Artbeat: London-based figurative painter Michael Ostromooukhov
February 2, 2016
I first came across Michael Ostromooukhov (who I now affectionately know as Micha) at one of those trendy but obscure East London gallery openings. There were a number of artists on show, but Micha’s work stood out – there was an explosion of emotion on the canvas, a rawness to what was being seen. He’s now represented by the Agora Gallery in New York, and impressively is self taught as a figurative painter. The fresh faced 25-year-old now bases himself between London and Kent, although his life has been truly global including Boston, Montreal, and the very beautiful Rennes. Here’s what he had to say about London.
Describe London in three words
Rewarding – London is very flexible, a place where you can have the highest ambitions and where it’s very likely to be able to do that one thing you want here. In smaller places, you can hit a ceiling, but it’s very difficult to do that in London. Fun – simply, there are great parties in London. Beautiful – I mainly refer to the people, but I also love the architecture.
You’re also free to be whoever you want to be, and that’s very liberating.
What/who inspired you to do what you do?
Dali. He referred to artists such as Velasquez, Vermeer and Raphael, which in turn helped me become interested in other forms of classical art. I think it’s Important to take ideas outside of their context and make art accessible from a completely different point of view. For example, he was also interested in science and included this in his work; he linked up ideas that aren’t connected and brought them together.
What was the song of your youth?
That’s tough! But there is one song filling my head right now – Babooshka by Kate Bush.
What do you love about what you do?
Mixing concepts together. Also, I paint and do my projects for the love of them rather than having to please anyone. I’m independent in that respect and it gives me freedom. I don’t have a gallery telling me what I need to sell and driving me financially. Art is a difficult market for someone new, starting with no formal background. If a few people find some meaning from it, that’s all I want from it.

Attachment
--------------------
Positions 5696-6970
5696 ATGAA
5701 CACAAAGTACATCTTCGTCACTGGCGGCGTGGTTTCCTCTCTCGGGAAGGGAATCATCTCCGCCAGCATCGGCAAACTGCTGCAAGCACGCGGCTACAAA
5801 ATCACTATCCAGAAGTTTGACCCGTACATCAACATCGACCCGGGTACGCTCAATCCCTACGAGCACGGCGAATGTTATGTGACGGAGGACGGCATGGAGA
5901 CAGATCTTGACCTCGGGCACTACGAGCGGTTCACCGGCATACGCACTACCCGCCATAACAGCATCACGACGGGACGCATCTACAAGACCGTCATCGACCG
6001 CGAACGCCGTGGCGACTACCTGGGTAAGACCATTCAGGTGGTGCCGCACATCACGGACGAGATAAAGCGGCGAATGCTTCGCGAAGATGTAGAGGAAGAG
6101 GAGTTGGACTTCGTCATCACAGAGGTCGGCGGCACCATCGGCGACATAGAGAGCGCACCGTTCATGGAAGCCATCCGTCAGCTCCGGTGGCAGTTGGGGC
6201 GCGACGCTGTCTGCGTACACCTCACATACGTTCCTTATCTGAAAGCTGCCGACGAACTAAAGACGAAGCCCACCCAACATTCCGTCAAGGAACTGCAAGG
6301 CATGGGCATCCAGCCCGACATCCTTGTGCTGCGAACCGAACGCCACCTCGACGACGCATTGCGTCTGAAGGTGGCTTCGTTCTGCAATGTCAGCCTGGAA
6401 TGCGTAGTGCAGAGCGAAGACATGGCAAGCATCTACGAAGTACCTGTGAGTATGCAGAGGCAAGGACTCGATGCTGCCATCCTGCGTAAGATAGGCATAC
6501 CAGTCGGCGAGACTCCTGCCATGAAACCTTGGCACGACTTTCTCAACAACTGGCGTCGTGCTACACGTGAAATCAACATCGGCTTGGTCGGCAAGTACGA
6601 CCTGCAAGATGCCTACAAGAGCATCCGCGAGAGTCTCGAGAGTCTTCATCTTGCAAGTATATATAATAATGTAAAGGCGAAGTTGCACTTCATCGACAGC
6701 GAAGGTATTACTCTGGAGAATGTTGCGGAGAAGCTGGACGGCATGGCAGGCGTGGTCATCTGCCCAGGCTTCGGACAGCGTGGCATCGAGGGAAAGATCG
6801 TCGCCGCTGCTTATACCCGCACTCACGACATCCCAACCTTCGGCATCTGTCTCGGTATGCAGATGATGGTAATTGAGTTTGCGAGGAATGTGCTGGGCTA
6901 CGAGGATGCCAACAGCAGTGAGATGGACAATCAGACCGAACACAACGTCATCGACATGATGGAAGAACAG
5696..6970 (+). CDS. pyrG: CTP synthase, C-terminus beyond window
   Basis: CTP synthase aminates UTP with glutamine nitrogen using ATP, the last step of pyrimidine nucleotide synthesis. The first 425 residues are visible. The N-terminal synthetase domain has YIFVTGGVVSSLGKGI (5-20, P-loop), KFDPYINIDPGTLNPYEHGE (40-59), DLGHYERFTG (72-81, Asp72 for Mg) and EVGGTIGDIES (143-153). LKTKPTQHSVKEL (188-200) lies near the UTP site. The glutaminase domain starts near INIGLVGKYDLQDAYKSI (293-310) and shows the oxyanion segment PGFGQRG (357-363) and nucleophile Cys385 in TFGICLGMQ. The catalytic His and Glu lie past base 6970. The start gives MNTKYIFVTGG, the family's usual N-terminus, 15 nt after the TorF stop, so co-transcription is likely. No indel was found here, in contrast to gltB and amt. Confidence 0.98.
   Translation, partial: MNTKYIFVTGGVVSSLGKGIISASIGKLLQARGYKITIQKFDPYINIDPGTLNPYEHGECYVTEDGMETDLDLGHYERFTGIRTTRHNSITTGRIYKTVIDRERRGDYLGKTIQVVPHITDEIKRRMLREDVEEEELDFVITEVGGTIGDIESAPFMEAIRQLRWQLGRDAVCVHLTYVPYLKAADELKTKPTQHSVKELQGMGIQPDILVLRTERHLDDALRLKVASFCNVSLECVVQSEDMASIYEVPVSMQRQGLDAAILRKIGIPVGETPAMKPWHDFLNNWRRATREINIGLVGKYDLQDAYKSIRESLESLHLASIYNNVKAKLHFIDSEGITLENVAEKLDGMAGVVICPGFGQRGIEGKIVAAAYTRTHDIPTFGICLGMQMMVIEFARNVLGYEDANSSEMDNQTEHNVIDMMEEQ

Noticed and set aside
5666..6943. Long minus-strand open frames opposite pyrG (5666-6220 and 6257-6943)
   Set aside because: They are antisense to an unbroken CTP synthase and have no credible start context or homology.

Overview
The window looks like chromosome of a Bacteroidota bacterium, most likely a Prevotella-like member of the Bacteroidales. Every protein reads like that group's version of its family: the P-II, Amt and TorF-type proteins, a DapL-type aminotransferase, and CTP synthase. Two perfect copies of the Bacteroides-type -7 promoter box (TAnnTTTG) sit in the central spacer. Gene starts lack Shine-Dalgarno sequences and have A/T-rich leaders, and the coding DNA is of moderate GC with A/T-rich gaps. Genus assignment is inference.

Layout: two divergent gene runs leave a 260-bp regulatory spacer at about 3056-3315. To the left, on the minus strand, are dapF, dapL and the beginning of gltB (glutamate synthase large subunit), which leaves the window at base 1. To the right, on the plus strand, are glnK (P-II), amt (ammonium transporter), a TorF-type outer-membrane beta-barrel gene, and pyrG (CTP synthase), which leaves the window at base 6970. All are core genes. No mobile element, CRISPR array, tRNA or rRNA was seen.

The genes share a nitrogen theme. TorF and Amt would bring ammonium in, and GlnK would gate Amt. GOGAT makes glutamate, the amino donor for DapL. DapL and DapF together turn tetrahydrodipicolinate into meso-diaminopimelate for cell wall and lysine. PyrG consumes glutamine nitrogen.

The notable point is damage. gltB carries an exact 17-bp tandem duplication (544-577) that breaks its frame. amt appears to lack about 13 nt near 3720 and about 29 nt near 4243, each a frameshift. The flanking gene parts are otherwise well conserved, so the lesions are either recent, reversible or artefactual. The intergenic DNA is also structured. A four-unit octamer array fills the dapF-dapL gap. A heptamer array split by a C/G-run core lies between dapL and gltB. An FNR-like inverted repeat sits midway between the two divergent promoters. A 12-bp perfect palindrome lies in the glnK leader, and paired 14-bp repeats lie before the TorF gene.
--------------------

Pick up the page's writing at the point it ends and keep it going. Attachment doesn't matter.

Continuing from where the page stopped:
My main frustration is that a couple of years ago, one way to do stuff was to go to an academy and go to schools/be a part of a clique. It can be perceived as elitist.
What makes London’s arts and culture scene unique to you?
It’s quite dynamic here, you can meet people and they may be a musician, writer, etc. Never take people for who they are on face value when you meet them, as they could very well become the next big thing! I find that very interesting and gives you more respect for people in general.
Who should we be keeping an eye out for (on the arts and culture scene)?
Although not London, there is a visual artist in the US called Winston Chmielinski. Although he may be in Berlin now (he is after I checked). There is a very interesting mix of figurative and abstract elements in what he does. Musically, I enjoy the electronic music scene, but I always discover everything so late! I enjoy Disclosure, Tom Trago (Netherlands), Julio Bashmore (Bristol).
What’s the scariest thing you’ve ever done?
I wish one day to jump out of a plane and parachute down. I need to conquer that fear first! I also have stage fright, if I’m expected to do something in front of people. It makes me feel so vulnerable.
Share something about you that would surprise us!
For those who don’t know I’m into art, it would surprise them. But I used to make musical instruments, mainly guitars and also a lute. And I learnt to play the sitar in Montreal! My teacher was this guy who was once a maths teacher, then dropped everything to go and learn it in India and then came back to Montreal. He was amazing, really one of the most zen people I have ever met!
What’s your favourite spot in London?
I do tend to go to GAY Bar a lot. It’s such a fantastic place, right in the centre of Soho and so cheap! It’s nice to go somewhere and not have to think about money too much when you go out for a drink in London. It really does affects people’s behaviour.
Who do you love to follow on Twitter/Instagram?
I’m so bad at it. I started using Facebook a bit more, to help build up the art thing. Apart from that, I really only use them to get in touch with friends. I had to do a lot of social media in my previous job, so it’s nice to get away from it.
What’s the last country you visited?
France – I went back for my mother’s birthday. Also went back a few weeks before to do a little tour of France and go back to Rennes – it’s such a beautiful place.
Who would you want to play you in a movie of your life?
Napoleon Dynamite (aka actor Jon Heder). People think I am like him and the character he plays. It’s someone who lives a tedious life but is very funny. He is very blasé.
What are you doing after this interview?
I’m going to meet my friend for some ramen (Micha is a lover of Japanese food). And then probably have a few drinks in Soho.
Micha has an upcoming show in London, A Place in Between at the Espacio Gallery, 23-28 February 2016. Private View: Thursday 25 February 6-9pm. 159 Bethnal Green Road, London, E2 7DG. Visit Micha’s website at www.micha.org.uk. You can follow him on Facebook here.